Haunting Stories From Vermont’s Most Infamous Graves


Lea Mihok, Staff writer

By Lea Mihok


Going to a high school nestled between a thatch of woods and a 148-year-old cemetery is an unusual experience. When school is in person, students eat lunch on the grass while gazing out at headstones, and when the scoreboard lights up at a home game it illuminates the graveyard just beyond the turf, separated from the living by a thin chain-link fence. However, Lakeview is just one of a slew of unusual Vermont cemeteries. Here are the stories of five of Vermont’s strangest burial sites each with their own haunting tale.

The Doctor’s Window

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Smith’s window rests atop a large mound of dirt located in the Evergreen Cemetery.
Photo: Lea Mihok/The Register

In the 1800s, before the invention of Band-Aides or Penicillin, the world was a terrifying place. Possibly even more so than it is now. Supporting this theory is the rise in popularity of “security coffins” during the 19th century. These were coffins built to prevent an occupant from being buried alive. The most well known of these mechanisms involved a cord attached to a bell for a prematurely interred victim to ring to alert passerby. Other designs ranged from flag riggings to escape hatches. One relatively rare option for ensuring actual death was a window. Most people had a slight aversion to the idea that others would be watching them decompose, but not everyone.

Dr. Timothy Clark Smith was born on June 14, 1821, in Monkton, Vermont. He received a bachelor’s degree from Middlebury College in 1842 and a medical degree from the University of the City of New York in 1855. Over the years, he worked a variety of jobs and even served as a staff surgeon in the Russian army. In 1861 he was appointed as Consul at Odessa, Russia by then-president Abraham Lincoln. Smith suffered from taphophobia, the fear of being buried alive. This was perhaps a result of Smith’s deep entrenchment in the medical world. Whatever the cause, the doctor wanted to be sure he had options, even in death.

Smith commissioned a special design for his grave: A six-foot-long concrete shaft would be installed in the earth above his body. It would lead from a window on his coffin, positioned just above his face, to another that allowed someone on the surface to look down on him. The plan was executed upon his death in 1893. Some reports say that a bell was placed in his hand in the event of an unnatural awakening.

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The window installed in the grave of Dr. Timothy Clark Smith.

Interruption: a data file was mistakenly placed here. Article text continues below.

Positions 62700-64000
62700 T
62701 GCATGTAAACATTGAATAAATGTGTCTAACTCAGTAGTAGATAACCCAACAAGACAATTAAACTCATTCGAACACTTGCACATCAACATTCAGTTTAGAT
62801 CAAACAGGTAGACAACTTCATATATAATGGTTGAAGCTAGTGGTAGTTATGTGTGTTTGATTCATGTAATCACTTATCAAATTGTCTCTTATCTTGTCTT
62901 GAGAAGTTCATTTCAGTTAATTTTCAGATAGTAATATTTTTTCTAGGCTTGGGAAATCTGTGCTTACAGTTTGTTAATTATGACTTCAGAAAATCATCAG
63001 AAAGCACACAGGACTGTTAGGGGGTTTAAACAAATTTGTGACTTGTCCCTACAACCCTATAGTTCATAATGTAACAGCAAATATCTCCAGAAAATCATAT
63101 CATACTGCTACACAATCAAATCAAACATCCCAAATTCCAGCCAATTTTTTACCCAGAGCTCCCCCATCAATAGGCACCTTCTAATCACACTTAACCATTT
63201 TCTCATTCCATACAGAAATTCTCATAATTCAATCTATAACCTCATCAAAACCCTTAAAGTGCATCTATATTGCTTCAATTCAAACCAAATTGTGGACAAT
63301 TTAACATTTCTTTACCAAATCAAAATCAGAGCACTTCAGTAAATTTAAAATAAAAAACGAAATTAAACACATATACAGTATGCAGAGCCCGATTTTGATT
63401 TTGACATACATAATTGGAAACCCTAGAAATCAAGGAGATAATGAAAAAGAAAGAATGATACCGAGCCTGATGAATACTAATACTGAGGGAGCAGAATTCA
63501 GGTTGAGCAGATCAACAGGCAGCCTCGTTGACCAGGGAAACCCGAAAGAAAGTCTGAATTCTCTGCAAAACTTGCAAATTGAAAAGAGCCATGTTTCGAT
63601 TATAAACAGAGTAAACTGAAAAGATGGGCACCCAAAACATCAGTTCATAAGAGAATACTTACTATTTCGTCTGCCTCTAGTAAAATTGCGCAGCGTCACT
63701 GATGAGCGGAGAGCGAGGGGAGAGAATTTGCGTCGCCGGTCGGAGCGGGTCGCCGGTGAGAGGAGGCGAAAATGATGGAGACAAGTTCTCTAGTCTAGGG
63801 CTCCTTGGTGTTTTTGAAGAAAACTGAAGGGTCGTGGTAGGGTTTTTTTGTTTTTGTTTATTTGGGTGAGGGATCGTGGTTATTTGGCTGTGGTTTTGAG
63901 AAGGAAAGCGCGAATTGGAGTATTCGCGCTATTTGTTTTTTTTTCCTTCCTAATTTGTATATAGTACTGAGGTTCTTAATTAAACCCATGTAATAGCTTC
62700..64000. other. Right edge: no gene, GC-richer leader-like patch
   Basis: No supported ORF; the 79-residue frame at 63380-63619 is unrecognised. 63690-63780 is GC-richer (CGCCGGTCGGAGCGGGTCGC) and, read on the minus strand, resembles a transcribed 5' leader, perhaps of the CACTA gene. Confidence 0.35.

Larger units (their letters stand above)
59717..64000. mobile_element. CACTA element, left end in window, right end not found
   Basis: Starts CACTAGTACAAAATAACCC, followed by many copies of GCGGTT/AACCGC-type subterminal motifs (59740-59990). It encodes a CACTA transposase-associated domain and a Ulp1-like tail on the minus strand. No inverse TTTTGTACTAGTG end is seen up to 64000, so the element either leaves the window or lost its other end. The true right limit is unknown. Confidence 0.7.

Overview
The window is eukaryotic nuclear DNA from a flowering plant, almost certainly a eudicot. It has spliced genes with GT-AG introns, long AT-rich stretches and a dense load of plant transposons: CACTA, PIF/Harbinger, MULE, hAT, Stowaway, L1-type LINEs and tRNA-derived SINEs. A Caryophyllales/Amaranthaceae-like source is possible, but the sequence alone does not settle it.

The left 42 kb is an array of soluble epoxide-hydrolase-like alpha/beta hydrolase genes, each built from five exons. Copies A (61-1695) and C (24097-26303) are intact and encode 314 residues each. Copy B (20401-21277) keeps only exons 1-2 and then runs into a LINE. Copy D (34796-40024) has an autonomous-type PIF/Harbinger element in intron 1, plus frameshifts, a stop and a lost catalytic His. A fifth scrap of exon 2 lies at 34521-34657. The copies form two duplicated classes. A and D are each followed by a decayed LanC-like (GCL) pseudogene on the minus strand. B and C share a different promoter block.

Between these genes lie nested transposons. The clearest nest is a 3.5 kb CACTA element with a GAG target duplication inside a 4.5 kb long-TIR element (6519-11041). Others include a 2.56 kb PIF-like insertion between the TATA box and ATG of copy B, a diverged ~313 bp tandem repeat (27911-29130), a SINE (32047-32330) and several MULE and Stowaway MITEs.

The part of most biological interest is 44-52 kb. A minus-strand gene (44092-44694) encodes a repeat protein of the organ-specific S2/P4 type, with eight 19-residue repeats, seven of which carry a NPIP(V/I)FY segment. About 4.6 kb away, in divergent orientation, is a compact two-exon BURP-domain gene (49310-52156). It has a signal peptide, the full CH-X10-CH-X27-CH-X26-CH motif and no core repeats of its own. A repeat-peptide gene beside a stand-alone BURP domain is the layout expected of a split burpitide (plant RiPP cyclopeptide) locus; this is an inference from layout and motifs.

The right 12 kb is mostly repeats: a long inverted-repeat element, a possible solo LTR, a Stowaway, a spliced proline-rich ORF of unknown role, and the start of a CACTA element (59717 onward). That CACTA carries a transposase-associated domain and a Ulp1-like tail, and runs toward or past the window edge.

Photo: Lea Mihok/The Register

Today, at his final resting place in the Evergreen Cemetery of New Haven, Vermont, amidst the first rows of solemn headstones, stands a wide mound of earth about four feet tall. On the top, sits a large slab of stone, and carefully inlaid in that, there lies a window. The view through the glass has long been obstructed from years of condensation, but that doesn’t stop the imagination from filling in the space below. Over time rumors have spread, stories of when one could look down and catch a sight of a doctor’s skull, legends about a strange bell in a nearby general store with a cord that runs underground. One that rings at odd hours as if someone at the other end of that cord is calling. These stories continue to fright and delight, and it seems that although Smith was not buried alive, he found a way to live on through his burial.

Evergreen Cemetery: Town Hill Rd, New Haven, VT 05472

The Melancholy Man

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The Bowman Mausoleum at Laurel Glen Cemetery in Shrewsbury, VT
Photo: Lea Mihok/The Register

John P. Bowman was born in Clarendon, Vermont in 1816. At 15 he began work as a tanner, and he would go on to make a fortune through the ownership of several tanneries. Despite Bowman’s commercial successes, his personal life was plagued by a series of tragedies. His first daughter died in 1850 while still in her infancy. His second daughter, Ella passed in 1879 in her early 20’s and his wife, Jennie, passed less than a year later.

Bowman, however, was cursed with a long life. To prepare for death, he commissioned the creation of a massive mausoleum. The structure consisted of 20,000 bricks, 750 pounds of granite, and cost $75,000 worth of Bowman’s fortune. On the stairs of the monument, Bowman installed a life-size statue of himself, climbing the steps, hat off and key in hand, ready to join his family.  

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John Bowman’s statue makes its way up the stairs.
Photo: Lea Mihok/The Register

While he waited for death, Bowman had the coffins of his wife and daughters relocated to the mausoleum. He built a mansion across the street so he could have a clear view of the memorial to which he would retire.  He spent the rest of his years alone in the house until his eventual death in 1891, 12 years after his wife passed.

Bowman’s story is a romantic one of both loss and loyalty. Today, his statue remains, eternally walking up the steps outside. Tourists come to gaze at his sad eyes and slip flowers into his key-clenching fist. According to legend, Bowman may never have found the peace he so desperately sought. Some say that Bowman’s statue stalks the cemetery at night, others that if you visit after dark, his eyes follow you everywhere you go. Bowman’s slouched statue, so resigned to grief, so welcoming of death, proves haunting.